Phil Plait, who writes the Bad Astronomy blog and has just stepped down as President of the James Randi Educational Foundation (JREF), recently linked to this account of an unusual teaching technique:
What made Dr. K memorable was a gimmick he employed that began with his introduction at the beginning of his first class:Plait described this as "lying for skepticism" and commented:
“Now I know some of you have already heard of me, but for the benefit of those who are unfamiliar, let me explain how I teach. Between today until the class right before finals, it is my intention to work into each of my lectures … one lie. Your job, as students, among other things, is to try and catch me in the Lie of the Day.”
And thus began our ten-week course.
This was an insidiously brilliant technique to focus our attention – by offering an open invitation for students to challenge his statements, he transmitted lessons that lasted far beyond the immediate subject matter and taught us to constantly check new statements and claims with what we already accept as fact.
This is a wonderful story, and I think makes an effective teaching method. And it forces students to pay attention… while making them eager to do so!The anecdote reminds me of a teacher I had at school. One day he came into our Medieval history lesson and asked of me, out of the blue, a very simple question, something like "When was the Battle of Hastings?" I replied, and the teacher asked "How do you know?" I pointed at a text book on the shelves and said the information was in there. "That's a secondary source," replied the teacher. "It was written in the 1960s. How did the author know?"
Both teachers were making the same point in different ways: check for yourself. Don't accept the word of an expert. Geoffrey Elton, at a talk given to my school's Historical Society, went further. History is, he argued, the essential study because it is a bulwark against tyranny. The study of history IS the process of refusing to accept the word of other people, even famous historians, even contemporary accounts of events. The habit of questioning, when applied to the present, protects us against would-be tyrants.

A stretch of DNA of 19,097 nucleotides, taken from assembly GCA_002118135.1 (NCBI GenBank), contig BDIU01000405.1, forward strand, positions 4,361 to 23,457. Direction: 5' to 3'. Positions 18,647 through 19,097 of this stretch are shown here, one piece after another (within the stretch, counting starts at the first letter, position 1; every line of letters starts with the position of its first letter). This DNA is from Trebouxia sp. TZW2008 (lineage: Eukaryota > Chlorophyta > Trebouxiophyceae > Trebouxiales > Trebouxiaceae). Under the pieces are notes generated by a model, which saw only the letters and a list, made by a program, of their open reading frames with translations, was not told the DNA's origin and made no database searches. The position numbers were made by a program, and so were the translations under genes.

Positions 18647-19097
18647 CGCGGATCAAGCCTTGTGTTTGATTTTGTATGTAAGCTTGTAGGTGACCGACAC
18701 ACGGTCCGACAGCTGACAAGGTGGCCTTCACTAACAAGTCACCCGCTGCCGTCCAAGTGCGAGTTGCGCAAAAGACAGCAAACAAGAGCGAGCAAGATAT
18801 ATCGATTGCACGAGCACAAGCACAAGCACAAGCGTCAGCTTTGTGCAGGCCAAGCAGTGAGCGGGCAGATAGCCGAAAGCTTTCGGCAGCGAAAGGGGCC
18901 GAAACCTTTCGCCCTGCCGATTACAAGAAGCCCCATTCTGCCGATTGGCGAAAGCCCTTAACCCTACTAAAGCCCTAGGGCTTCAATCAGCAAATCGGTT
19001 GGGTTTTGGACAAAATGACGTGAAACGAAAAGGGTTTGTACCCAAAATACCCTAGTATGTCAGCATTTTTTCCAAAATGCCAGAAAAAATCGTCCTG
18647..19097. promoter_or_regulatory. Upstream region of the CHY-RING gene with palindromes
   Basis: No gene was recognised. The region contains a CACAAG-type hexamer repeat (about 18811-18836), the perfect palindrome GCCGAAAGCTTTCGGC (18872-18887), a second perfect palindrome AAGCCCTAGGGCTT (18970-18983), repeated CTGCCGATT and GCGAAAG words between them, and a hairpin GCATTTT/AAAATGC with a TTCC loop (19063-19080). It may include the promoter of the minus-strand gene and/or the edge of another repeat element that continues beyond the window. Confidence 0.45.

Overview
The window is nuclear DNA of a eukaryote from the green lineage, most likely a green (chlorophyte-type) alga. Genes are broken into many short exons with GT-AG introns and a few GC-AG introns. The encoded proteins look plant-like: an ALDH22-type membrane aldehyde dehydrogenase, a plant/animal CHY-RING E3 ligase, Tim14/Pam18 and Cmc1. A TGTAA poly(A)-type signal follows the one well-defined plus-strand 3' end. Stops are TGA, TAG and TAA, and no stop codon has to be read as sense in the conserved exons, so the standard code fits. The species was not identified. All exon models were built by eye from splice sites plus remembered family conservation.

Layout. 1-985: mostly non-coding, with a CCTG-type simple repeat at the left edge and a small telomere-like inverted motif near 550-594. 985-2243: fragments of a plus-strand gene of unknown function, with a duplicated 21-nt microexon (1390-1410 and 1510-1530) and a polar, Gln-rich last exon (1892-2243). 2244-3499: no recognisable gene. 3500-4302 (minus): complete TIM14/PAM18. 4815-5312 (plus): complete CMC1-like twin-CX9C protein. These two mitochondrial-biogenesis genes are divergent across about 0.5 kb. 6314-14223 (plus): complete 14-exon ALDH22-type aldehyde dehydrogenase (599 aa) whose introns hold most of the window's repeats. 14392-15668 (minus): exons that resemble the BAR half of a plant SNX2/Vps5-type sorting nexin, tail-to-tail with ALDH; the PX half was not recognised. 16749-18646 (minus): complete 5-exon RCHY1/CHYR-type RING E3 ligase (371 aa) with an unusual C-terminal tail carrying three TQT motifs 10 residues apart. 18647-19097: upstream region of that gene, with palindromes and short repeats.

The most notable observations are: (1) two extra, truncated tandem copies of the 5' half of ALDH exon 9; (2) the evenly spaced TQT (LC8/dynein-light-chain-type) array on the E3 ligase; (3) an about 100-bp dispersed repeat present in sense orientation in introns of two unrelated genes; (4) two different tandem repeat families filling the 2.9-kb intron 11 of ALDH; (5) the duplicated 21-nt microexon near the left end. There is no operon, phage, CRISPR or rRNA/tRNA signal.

Now compare these attitudes with the following:
... it’s my opinion that there are severe limits on the kinds of scientific arguments into which skeptics may responsibly wade. If we’re serious about our science-based epistemology, we must be prepared to consistently defer to scientific consensus.This last post and its conclusions have been welcomed by some from that part of the political spectrum most susceptible to climate alarmism. It was published on skepticblog.org. Yet it is entirely incompatible with the sceptical approach recommended by the teachers in the earlier examples.
For the author, and unfortunately for Phil Plait too, the limit of scepticism isn't science, or science about which the sceptical commentator is not an authority. It's climate change. With that single subject, according to the contemporary sceptical movement, scepticism is not allowed.
And that, surely, is the problem.